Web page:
In the late nights, I searched with a heavy heart and light strokes of a pen. “It’ll come, don’t worry” I told myself. I sat in churches and mosques, looking left, up, down, and right. Still no luck. I studied every major religious book I could get my hands on, from the Torah to the Quran, and it still eluded me. I grew tired, I felt hopeless, and I felt God saw my calls and hit ignore.
It just never came.
What was the it I was looking for? Originally, it was ease. It was ease, the ease of knowing I could ask questions and get answers, the ease of knowing my soul and mind moved as one. I studied in Catholic schools for ten years of my life and never could find this ease. Certain times I would ask questions and get a shrug: trust God’s will. Other times I would get agitated responses that lead to arguments (which may have actually been more comforting than the shrugs). In reality, what I was truly looking for was my grandmother, my mother, the tenderness of a woman’s wisdom–I was searching for her.
The idea of a masculine entity overlooking the multiverse (or even this world) stopped resonating within. I knew men, men that participated in acts of kindness and could be characterized as nice, but couldn’t really be described as kind. I knew men, men who never forgave but suppressed the emotion; it was easier and more common for them just to forget. The men moved with a strong sense of self, of ownership, and furious vigor. I read books about the subject even more and the concept of Him, residing in the heavens by his lonesome, became even more foreign.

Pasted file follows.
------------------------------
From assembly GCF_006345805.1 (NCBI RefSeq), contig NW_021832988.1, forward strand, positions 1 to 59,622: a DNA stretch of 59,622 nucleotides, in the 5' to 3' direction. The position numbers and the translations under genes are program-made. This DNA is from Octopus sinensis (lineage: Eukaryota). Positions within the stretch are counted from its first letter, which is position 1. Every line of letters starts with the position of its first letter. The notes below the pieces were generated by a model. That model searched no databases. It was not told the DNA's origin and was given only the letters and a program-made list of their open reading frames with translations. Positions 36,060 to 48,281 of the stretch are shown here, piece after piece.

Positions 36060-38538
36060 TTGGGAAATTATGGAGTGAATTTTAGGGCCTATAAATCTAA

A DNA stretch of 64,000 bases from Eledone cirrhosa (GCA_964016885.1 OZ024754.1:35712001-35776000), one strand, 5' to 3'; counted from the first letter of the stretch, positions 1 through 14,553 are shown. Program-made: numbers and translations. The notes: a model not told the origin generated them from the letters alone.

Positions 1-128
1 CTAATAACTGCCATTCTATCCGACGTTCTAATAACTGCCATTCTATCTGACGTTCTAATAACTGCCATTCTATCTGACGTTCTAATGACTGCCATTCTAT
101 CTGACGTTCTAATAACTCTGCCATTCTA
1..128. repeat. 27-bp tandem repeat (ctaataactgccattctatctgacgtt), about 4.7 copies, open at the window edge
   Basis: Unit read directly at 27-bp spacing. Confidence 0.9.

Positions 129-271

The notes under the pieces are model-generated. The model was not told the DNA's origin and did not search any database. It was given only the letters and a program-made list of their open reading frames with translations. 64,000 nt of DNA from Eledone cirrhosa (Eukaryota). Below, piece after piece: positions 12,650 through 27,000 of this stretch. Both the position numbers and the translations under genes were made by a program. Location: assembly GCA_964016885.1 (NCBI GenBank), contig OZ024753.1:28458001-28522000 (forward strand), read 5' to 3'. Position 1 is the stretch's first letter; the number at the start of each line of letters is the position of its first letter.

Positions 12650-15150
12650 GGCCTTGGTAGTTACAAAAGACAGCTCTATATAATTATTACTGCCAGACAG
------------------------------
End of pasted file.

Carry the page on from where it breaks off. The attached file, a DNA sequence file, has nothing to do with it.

It took me looking in every spiritual crevice of my world to find what was hiding in plain sight. I studied subjects outside of spirituality–science, history, art, etc. Science taught me that the Y-chromosome found in men was originally a degenerative X-chromosome. History taught me that there are cultures and religious cults filled with feminine deities; I fell in love with Oshun (the Ifa Orisha) as if I had the chance to kiss her lips myself. I studied art history on a higher level and came across ancient tombs, sculptures, and paintings with these beautiful, thought-provoking women that were worshipped long before the Bible was introduced (there’s even a theory that Asherah, a feminine goddess, was worshipped alongside Yahweh). My thoughts and evidence began to align.
How could God be anything but woman? Man is a master builder, yes, but woman is a creator. I read the Bible and Quran, searching for the women, and had a thought: Perhaps She isn’t found here because it is man who needs guidance more than woman. I reflected on the times man is specifically referenced, but woman is not. Woman is a intuitive being, with a gentler, more exposed heart. She can listen solely to her heart and listen to its instructions, letting the directions guide her for all of her days. Man, on the other hand, often has to see tangible things in order for his heart to follow. Man seemingly needs guidance in order to move completely as his true self, or he will fall to the whims of ego. Man, the builder, must be built up in order to achieve and build. When he is his highest self, he is a king. Women are nurtures, life-givers, and muses. When a woman fully operates within the higher self, she is a little replica of Her.
I then asked myself, “Where does that leave me as a man?” Doing what men do — building. Specifically, building my altar for her. That altar may come in the form of a love letter, a well-worded I love you, eventually in a secure home where she can be protected, loved, and uplifted. I realized that man’s destiny is innately to please his woman. One day it’s performing chores for his mother, the next it may be spending time with his grandmother. Some days after that, if the man controls his fortune, he may labor for his wife’s smile. If said man is lucky enough, his labor may stretch a smile across his daughter’s familiar face.
Once this day ended, I prayed. I thanked Her. I revered Her. I paid homage to the Hers that I could reach out and hug. I thanked Her for her grace. I thanked Her for allowing her beauty to radiate and draw me near. When I concluded my prayers and said Amen, I felt a chilly calm course my veins, as if She smiled and winked at me herself. My heart tells me that she did, welcoming me home.